Actors join writers on picket lines

SAG-AFTRA walkout over pay and artificial intelligence fears

by Amber Wilkinson

A-listers Cillian Murphy, Matt Damon and Emily Blunt were among the first actors to vote with their feet last night leaving the premiere of Christopher Nolan's Oppenheimer in London as the Screen Actors Guild-American Federation of Television and Radio Artists (SAG-AFTRA) went on strike.

They were showing solidarity with the 160,000 workers who downed scripts at midnight in Los Angeles as they joined an ongoing strike by Writers Guild of America (WGA), effectively shutting down most US film and television productions.

The SAG-AFTRA dispute with the Alliance of Motion Picture and Television Producers (AMPTP) - an industry body which represents major production studios, distributors and streaming services - centres on the payment of residuals payments for the repeated use of their work, along with declinging wages and conditions. They are also concerned about the use of artificial intelligence, which they fear could lead to actors being replaced by digital copies.

AMPTP had claimed it had made a "groundbreaking AI proposal that protects actors’ digital likenesses for SAG-AFTRA members". SAG-AFTRA's chief negotiator Duncan Crabtree-Ireland disagreed.

At a press conference, Crabtree-Ireland said: “This ‘groundbreaking’ AI proposal that they gave us yesterday, they proposed that our background performers should be able to be scanned, get one day’s pay, and their companies should own that scan, their image, their likeness and should be able to use it for the rest of eternity on any project they want, with no consent and no compensation. So if you think that’s a groundbreaking proposal, I suggest you think again.”

The WGA is also in dispute over similar issues, citing declining residuals since the advent of streaming and fears over the use of AI such as ChatGPT as a way of generating ideas or even replacing human screenwriters.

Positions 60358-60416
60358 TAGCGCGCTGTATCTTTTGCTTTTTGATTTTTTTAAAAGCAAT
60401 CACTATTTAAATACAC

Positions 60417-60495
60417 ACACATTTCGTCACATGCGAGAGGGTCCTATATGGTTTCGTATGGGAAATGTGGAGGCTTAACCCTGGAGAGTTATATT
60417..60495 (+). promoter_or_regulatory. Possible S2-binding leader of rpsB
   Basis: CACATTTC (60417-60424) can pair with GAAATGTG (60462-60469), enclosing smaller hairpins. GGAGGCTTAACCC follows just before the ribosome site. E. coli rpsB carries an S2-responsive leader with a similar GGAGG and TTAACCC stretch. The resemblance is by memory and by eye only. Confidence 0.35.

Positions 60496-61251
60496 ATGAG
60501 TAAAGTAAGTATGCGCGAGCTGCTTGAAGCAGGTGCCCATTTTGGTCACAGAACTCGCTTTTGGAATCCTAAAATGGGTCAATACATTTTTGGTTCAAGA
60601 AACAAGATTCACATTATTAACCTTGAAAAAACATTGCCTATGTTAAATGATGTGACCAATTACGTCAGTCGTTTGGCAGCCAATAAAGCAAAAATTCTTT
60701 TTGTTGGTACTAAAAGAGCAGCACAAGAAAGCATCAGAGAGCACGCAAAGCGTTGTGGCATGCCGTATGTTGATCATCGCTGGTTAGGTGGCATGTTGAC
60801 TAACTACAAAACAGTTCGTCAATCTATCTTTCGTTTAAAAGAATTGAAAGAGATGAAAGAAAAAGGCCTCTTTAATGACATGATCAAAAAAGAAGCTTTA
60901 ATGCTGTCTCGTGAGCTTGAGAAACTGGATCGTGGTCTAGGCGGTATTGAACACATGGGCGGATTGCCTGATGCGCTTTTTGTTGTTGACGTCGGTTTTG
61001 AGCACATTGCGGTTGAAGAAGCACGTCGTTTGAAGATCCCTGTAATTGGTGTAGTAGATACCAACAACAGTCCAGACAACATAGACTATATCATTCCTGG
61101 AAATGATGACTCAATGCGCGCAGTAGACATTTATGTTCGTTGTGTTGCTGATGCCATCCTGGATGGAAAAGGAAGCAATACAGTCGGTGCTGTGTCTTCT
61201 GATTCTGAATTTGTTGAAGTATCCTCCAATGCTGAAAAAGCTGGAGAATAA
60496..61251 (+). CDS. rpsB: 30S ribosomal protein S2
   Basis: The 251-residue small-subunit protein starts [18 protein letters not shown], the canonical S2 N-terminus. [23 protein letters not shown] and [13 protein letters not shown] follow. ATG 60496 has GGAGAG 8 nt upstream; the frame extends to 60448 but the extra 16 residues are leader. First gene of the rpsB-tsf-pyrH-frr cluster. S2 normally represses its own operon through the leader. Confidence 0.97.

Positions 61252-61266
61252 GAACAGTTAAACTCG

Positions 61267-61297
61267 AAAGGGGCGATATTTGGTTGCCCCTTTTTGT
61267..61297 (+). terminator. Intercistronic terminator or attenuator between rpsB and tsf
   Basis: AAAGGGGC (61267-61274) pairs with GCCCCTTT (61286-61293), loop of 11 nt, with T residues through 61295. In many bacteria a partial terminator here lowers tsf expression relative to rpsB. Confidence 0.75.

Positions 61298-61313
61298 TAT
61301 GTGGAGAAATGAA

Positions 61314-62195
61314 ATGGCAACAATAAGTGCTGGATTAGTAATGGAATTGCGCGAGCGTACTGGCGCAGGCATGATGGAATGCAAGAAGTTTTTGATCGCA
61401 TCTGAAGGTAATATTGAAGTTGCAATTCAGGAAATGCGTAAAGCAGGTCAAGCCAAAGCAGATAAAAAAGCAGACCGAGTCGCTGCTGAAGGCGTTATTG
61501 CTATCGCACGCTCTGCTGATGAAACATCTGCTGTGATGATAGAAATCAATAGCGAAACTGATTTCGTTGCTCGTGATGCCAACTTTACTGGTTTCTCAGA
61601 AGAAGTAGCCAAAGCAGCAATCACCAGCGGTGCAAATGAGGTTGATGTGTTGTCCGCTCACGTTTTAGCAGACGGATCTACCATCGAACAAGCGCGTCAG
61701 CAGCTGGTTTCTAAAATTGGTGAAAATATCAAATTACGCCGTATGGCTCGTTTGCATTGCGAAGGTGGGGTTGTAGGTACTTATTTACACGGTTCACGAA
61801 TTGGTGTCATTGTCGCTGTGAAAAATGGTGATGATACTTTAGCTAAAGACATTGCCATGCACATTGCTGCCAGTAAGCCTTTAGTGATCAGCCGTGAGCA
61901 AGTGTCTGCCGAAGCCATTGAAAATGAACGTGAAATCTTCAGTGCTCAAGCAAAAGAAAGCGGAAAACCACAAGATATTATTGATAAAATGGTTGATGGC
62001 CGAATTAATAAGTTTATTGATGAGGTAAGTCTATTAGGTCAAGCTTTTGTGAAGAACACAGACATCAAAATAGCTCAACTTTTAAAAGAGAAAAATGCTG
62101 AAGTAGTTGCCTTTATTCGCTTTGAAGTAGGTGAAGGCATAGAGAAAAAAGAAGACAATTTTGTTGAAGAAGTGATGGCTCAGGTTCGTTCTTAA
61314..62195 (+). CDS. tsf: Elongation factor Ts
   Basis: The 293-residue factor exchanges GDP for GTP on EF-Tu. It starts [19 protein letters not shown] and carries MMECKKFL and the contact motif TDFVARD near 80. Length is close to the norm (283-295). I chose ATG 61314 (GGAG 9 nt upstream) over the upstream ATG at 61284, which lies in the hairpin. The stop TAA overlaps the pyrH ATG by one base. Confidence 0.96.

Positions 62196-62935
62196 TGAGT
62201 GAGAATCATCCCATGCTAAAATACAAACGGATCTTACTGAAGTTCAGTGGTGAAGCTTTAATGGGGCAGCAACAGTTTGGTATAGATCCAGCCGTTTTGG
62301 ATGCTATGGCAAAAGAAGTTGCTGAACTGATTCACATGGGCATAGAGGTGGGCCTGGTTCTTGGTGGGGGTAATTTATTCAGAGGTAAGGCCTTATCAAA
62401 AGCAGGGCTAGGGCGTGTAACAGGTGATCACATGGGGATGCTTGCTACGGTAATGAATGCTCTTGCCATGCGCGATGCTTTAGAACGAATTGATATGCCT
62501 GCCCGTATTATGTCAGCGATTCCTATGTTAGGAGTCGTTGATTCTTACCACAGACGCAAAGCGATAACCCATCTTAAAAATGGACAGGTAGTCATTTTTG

At the Oppenheimer premiere, Nolan declared his support for the strike, telling the audience they were all "off to write their picket signs". Ryan Gosling and Margot Robbie, who declared herself a member of SAG-AFTRA, also expressed their support for the actors at the Barbie premiere.

Writer Neil Gaiman is also among those speaking out. On BlueSky he wrote: "SAG-AFTRA strike is on. Sandman has stopped shooting completely, along with everything else that was squeaking by without writers. I hope that the AMPTP sees reason and gets back to the table with the actors and the writers. I have no reason at this point to think they will see reason."

Actors also took to social media to voice their support for the strike.

Posting a photo of comedy and tragedy masks on Instagram, Jamie Lee Curtis left the message: “It looks like it’s time to take down the MASKS. And pick up the SIGNS.”

A Quiet Passion star Cynthia Nixon tweeted: “I am proud to be standing tall with the @WGAWest and @WGAEast as actors and writers together demand a fair share of the record-breaking profits the studios have been reaping from our labor for far too long. We will win this!”

Also on Twitter, Vincent D'Onofrio wrote: "Attention @sagaftra stay strong actors. Do not let the higher echelon of our peers convince us otherwise. The writing is on the wall. Solidarity is staring us in the face. Eyes are on us let's finally be the Union we should have always been. This is no joke this is our moment of reckoning good people. Look to the @WGAEast writers as we are used to. Without us and them there are no productions."

And actor Sydney Battle tweeted: "The backbone of SAG-AFTRA are the kind elderly members who’ve managed to turn background acting into a steady career with benefits and who tell u some of the most bizarre stories you’ve ever heard (unprompted) & the fact that the studios are trying to decimate them makes me livid."

In addition to the walkouts shutting down current productions, it will also mean that actors are not available for reshoot or promotional work, including film festivals and events like Comic-Con.

Questions now hang over whether films will be given to autumn festivals like Venice, Toronto, and New York, given that the stars will not be willing to attend red carpet events alongside them.

A spokesman for Toronto Film Festival said: “The impact of this strike on the industry and events like ours cannot be denied. We urge our partners and colleagues to resume an open dialogue. We will continue planning for this year’s festival with the hope of a swift resolution in the coming weeks.”

The strike action by both unions simultaneously is the first time such a walkout has happened since 1960. The Directors Guild of America negotiated its settlement in June and is not taking action.

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